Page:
In his second week, one day there was a lot of activity in the vending machines area. The engineer explained “we’re installing these machines on all the office floors. Look, you choose which strength you want, put this foil sachet in here and “Bob’s your uncle”.” When Sam pointed out that the sachets were virtually indestructible and could not be recycled, the engineer said “I don’t know about that, mate, don’t you want better coffee?”
In week three, Sam emailed his PPT presentation to the fifteen people attending the review meeting the next day. At lunch, one of the PAs took him to one side and whispered “They like to have the document in front of them at meetings, so I will print a colour copy for everybody. You weren’t to know but important for the new boy to create a good impression. See you later.”
Week four was very busy and Sam had a number of deadlines to hit so one day he decided to work late into the evening. On the walk to his bike, he was reflecting on his first few weeks and turned around to look at the office building, only to see that all the lights were on, on every floor…
The Felt Experience is What Matters
You can imagine how Sam felt about the company he was working for. What was printed in the corporate literature was just not being followed through in the practical day to day operation of the business. A commitment to Values? I don’t think so. It was Sam’s “felt experience” that mattered rather than printed words in glossy corporate literature.
It is interesting to note that cars, vending machines, printing and night cleaning/utilities are all within the remit of Facilities Management. The FM function was clearly not playing its part in reinforcing the organisation values to its employees every day. This could have been for a number of different reasons and at a number of different levels, either within the FM/Real Estate function or more broadly in the organisation.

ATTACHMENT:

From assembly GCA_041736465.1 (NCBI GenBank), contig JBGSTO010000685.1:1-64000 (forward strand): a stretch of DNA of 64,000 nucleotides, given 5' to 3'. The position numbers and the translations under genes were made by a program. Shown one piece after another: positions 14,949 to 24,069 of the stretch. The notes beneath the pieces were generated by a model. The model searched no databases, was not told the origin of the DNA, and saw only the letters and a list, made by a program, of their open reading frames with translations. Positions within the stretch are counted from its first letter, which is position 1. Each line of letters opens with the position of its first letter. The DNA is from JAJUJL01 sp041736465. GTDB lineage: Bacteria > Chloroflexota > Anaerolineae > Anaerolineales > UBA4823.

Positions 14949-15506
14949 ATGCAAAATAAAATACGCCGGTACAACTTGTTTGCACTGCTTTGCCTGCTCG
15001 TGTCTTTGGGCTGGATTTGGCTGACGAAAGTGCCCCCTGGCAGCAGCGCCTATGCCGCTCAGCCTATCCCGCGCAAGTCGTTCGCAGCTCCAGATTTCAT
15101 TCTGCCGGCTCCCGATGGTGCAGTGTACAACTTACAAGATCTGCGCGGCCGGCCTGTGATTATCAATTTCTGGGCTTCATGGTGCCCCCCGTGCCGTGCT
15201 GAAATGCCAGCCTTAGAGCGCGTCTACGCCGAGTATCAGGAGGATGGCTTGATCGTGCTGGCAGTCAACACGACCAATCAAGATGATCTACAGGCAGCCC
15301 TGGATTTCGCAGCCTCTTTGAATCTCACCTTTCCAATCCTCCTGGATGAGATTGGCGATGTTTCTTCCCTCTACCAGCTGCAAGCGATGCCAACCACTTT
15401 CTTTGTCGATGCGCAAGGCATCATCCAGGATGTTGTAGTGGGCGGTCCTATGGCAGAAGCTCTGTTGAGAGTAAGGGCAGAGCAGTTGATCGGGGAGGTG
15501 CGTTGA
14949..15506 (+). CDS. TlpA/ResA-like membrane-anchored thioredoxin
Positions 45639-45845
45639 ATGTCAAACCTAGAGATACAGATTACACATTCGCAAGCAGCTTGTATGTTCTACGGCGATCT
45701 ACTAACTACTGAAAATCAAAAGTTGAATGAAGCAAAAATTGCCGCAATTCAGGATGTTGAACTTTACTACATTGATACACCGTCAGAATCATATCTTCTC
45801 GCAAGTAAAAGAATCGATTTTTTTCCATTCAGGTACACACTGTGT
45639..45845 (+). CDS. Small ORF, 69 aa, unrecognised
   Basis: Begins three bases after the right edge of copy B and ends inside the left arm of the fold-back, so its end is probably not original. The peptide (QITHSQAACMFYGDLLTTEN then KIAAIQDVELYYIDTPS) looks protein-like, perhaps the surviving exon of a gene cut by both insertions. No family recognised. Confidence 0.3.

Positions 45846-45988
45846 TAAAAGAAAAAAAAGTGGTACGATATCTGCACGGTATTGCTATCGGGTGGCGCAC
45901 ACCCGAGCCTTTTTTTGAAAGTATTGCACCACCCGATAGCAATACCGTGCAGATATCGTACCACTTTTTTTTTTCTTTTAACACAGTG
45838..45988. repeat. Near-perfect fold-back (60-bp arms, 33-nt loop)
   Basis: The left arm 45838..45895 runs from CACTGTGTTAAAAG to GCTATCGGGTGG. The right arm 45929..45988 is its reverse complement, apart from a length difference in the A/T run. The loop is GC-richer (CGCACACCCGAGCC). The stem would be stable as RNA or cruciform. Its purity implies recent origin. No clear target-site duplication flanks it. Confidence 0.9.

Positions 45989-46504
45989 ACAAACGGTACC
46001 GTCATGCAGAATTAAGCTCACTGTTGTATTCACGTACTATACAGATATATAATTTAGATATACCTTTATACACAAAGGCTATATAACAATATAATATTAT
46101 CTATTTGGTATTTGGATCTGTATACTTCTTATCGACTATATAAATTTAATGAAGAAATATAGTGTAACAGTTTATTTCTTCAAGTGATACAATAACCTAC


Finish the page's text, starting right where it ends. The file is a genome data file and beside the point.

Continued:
From a commercial perspective, the story raises several questions: What was the cost of attracting and recruiting Sam and others like him? What is the opportunity cost of having lost “future main Board material”? What is the cost in productivity and effectiveness of similarly disenchanted employees? What is the reputational risk of Sam’s experience and his views about Big Utility Co?
What are your organisation’s values and how could they be reinforced every day? I would be delighted to hear your thoughts and comments, please share them below.
Post script: Sam left Big Utility Co after three months and joined a political movement where he is expected to give the current representative a run for her money in the forthcoming election. Sam’s campaign is centered on the importance of values and bringing these to life every day at a personal, organisational and community level. A dialogue has been started with the CEO of Big Utility Co.
Footnote: This story is a work of fiction. Names, characters, businesses, places, events and incidents are either the products of the author’s imagination or used in a fictitious manner. Any resemblance to actual persons, living or dead, or actual events is purely coincidental.
Illustrations by John Montgomery